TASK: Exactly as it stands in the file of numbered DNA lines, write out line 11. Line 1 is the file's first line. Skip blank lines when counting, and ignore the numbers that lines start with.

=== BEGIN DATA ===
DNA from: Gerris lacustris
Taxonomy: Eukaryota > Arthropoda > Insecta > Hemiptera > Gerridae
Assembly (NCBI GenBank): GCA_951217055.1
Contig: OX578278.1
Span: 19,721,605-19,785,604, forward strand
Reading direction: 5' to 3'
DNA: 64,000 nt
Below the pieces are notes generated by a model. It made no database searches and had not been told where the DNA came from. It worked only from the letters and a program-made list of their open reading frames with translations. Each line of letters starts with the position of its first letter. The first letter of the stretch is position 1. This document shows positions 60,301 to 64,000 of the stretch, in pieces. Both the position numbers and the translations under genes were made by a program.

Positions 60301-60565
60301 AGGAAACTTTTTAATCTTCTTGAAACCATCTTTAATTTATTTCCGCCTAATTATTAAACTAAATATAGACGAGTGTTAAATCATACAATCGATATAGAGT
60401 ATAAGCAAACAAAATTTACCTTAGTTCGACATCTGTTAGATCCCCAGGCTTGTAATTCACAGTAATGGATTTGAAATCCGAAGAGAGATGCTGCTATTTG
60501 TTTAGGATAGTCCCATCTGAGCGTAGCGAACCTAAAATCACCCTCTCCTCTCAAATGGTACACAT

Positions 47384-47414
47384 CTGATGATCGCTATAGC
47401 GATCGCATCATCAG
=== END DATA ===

60401 ATAAGCAAACAAAATTTACCTTAGTTCGACATCTGTTAGATCCCCAGGCTTGTAATTCACAGTAATGGATTTGAAATCCGAAGAGAGATGCTGCTATTTG